Looking for a quick kids’ science experiment that’s sure to wow little scientists?! This simple buoyancy activity requires just a few common household supplies. Kids will love learning why things sink and float in this easy, hands-on experiment!
Follow the simple step-by-step below and then grab 30 more easy-to-follow science experiments kids will beg to repeat (plus a no prep science journal to keep track of their results!) in our shop or on Teachers Pay Teachers!
Playing in pools, floating down rivers, and bobbing about the ocean in their PFDs…
This summer has given us plenty of opportunity to see buoyancy at work in everyday life.
My kiddos loved figuring out just what helps keep them afloat with this oh-so-simple twist on the classic sink or float experiment qnd I loved that this experiment took mere minutes to complete.
This experiment was ridiculously easy to set up!
I grabbed a tall glass vase (a large bowl works too), an orange, and water and we were ready to roll.
Sink or Float?
I called both my 3 and 5 year old over and asked them if they thought the orange would sink or float in water. They both felt the orange and said that it was heavy and would sink.
Next, I had each child pour water in the vase until about 3/4 full.
Then we plopped the orange in to see if their prediction was correct.
The kiddos were pretty amazed to find out they were wrong and the orange actually floated!
After they tried to sink it by pushing and poking it under the water, I removed the orange and asked them to peel the orange.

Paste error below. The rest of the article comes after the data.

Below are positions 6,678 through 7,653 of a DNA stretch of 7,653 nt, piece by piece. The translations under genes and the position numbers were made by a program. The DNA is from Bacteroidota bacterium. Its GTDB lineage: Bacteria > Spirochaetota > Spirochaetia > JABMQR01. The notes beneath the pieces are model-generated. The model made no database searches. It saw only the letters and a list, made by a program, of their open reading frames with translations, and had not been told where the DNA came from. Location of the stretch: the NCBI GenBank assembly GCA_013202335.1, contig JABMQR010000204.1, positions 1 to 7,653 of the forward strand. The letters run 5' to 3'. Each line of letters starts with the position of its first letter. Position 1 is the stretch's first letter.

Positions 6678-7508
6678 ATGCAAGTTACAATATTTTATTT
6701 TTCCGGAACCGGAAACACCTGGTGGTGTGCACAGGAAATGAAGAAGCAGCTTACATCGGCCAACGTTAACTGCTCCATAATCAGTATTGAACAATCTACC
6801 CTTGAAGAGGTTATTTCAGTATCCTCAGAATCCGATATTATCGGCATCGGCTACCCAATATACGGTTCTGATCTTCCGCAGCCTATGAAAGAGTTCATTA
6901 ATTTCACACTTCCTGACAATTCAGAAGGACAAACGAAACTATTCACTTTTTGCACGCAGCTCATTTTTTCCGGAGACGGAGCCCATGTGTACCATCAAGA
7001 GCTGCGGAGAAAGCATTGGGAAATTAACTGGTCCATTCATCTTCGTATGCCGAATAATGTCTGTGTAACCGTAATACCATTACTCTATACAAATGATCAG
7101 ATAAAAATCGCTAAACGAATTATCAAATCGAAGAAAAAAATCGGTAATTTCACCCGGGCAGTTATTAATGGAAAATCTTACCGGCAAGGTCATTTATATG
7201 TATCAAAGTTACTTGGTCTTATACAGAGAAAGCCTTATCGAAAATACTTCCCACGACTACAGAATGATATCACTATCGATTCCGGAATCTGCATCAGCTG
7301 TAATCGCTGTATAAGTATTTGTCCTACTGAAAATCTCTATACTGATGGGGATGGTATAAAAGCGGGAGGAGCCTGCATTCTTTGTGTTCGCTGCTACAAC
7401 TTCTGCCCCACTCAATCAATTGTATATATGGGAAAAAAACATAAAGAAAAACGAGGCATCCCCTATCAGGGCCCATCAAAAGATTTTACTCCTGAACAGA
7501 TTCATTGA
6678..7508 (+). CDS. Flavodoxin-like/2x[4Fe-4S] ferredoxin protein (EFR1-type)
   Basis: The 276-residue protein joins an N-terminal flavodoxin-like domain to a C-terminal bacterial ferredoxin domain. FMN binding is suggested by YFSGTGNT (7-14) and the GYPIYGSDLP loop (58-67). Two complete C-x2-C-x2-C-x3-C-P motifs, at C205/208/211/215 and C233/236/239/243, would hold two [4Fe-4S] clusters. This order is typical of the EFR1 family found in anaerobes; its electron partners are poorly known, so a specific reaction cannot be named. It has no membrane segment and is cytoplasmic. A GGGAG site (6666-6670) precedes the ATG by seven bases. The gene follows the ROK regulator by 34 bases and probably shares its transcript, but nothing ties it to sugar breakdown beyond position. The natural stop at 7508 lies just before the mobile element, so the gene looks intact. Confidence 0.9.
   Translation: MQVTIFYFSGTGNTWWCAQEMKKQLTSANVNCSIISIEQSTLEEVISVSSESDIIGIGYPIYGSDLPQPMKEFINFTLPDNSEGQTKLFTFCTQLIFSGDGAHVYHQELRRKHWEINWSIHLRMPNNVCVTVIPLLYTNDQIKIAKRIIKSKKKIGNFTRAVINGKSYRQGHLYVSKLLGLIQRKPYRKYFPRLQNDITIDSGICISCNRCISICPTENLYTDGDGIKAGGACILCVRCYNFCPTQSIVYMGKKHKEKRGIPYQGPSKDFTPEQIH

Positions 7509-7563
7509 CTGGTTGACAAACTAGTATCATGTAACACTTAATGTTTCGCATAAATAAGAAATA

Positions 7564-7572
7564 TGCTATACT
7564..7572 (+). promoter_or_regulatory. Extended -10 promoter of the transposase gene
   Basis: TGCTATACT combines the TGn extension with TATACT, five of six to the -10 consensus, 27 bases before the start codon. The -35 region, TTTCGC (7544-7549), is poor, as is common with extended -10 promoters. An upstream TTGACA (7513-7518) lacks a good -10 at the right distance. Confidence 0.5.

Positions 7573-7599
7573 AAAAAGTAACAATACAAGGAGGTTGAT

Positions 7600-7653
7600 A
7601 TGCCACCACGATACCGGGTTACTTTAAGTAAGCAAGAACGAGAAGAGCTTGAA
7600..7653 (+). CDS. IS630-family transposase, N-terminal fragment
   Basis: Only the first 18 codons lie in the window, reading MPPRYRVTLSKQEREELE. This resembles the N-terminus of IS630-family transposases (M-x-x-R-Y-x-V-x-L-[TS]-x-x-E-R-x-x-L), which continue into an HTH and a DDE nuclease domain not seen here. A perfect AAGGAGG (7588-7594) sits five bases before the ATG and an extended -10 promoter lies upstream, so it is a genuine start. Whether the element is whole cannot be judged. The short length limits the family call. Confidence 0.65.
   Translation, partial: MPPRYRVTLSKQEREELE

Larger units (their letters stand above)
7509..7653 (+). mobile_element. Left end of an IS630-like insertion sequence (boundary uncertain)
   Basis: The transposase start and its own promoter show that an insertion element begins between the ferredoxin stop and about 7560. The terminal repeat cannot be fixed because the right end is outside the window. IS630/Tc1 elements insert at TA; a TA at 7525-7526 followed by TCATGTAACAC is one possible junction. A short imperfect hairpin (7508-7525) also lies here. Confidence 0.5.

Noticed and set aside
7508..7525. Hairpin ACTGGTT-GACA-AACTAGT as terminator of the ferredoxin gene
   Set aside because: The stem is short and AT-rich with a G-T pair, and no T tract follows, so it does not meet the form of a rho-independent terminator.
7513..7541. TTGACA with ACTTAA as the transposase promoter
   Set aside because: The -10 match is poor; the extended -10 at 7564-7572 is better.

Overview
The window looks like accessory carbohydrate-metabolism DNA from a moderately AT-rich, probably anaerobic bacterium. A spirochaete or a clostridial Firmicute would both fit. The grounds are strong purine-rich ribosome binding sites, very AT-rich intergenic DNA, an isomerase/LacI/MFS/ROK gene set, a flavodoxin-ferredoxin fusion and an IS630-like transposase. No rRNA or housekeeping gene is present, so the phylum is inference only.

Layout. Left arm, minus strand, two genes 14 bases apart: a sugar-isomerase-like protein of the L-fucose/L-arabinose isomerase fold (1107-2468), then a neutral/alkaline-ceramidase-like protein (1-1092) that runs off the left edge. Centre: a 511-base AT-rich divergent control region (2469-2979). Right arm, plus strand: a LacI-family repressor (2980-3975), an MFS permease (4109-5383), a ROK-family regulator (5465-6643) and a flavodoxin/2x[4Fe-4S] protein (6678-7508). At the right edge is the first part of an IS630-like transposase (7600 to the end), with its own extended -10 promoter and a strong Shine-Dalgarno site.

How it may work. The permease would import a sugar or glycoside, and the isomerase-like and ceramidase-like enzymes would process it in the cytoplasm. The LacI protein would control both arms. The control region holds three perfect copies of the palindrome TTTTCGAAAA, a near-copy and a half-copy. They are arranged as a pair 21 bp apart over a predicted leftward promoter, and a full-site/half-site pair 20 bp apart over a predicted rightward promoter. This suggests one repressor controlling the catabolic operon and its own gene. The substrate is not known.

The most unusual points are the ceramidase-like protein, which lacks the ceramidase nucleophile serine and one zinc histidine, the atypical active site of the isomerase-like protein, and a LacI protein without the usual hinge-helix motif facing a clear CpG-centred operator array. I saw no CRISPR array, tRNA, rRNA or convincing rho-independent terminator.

Then I asked them if they thought the peeled orange would sink or float. They both thought it would still float because it would get smaller with the peel removed.
Wrong again! The orange sank to the bottom.
My kiddos were thoroughly confused. They continued to take the peeled orange in and out of the water to see if they could somehow get it to float again.
The Science Behind It
Why is it that a peeled orange sinks even though it is lighter than an unpeeled orange? The secret lies in its peel!
Buoyancy is the tendency of an object to float or sink in water or any other fluid.
Whether an object is buoyant is determined by Archimedes’ Principle which states that any object in a fluid is buoyed up by a force equal to the weight of the fluid displaced by the object.
When the orange is placed in water, there are two forces working on it in opposite directions: gravitational force pulls the orange down while buoyant force pushes it up.
Gravity pulls the orange down with a force equal to the weight of the orange.
While buoyant force push the orange upward with a force equal to the weight of the water that the orange displaced.
If the orange can displace a volume of water that equals (or is greater than) the weight of the orange, than it will be buoyant and float.
While making the orange weigh slightly more, the peel of an orange helps displace enough water to make the unpeeled orange buoyant.
The peel is also full of tiny pockets of air that make the unpeeled orange less dense than water, and the orange floats.
When you remove the peel, the orange no longer displaces enough water to overcome gravitational force. The orange becomes more dense than water and it sinks.
To really make this experiment relevant to my kiddos, I explained that the peeled orange was similar to them in a pool: they sink.
But since their life jacket is made of foam and contains tons of air pockets, when they put it on, they can suddenly displace more water while becoming less dense, and they float.
More Simple Science Kids Will Love
Inspire kids to LOVE science with 30 more jaw dropping experiments they’ll beg to repeat! Grab 30 easy-to-follow science experiments (plus a no prep science journal to keep track of their results!) in our shop or on Teachers Pay Teachers!